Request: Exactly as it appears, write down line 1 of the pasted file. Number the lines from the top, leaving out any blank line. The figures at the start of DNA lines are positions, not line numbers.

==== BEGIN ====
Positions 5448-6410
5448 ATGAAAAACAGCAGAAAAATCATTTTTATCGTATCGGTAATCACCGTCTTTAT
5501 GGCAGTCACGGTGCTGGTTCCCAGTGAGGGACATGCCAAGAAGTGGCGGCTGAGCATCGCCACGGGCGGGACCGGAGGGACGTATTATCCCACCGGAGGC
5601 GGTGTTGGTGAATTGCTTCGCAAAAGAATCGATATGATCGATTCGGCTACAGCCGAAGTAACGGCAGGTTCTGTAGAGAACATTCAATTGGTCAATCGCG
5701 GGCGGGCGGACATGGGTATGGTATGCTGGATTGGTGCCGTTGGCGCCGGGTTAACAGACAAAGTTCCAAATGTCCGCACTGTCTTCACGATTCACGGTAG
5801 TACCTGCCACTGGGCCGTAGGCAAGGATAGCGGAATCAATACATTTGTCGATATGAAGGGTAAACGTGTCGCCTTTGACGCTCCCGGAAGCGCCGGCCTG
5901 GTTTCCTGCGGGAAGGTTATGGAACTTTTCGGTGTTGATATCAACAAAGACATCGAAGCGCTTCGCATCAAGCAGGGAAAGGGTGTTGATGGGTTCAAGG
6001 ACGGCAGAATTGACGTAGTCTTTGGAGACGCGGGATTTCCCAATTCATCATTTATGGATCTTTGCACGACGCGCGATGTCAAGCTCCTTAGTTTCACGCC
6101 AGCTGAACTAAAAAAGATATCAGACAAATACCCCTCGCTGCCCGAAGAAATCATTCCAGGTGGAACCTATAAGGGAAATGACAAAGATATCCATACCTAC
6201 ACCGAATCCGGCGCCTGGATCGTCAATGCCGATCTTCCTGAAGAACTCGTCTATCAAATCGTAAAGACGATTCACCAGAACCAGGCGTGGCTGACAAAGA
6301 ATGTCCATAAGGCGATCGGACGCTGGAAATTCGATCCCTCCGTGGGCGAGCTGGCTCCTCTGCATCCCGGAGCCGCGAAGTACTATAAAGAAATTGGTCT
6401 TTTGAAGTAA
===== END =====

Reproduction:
Positions 5448-6410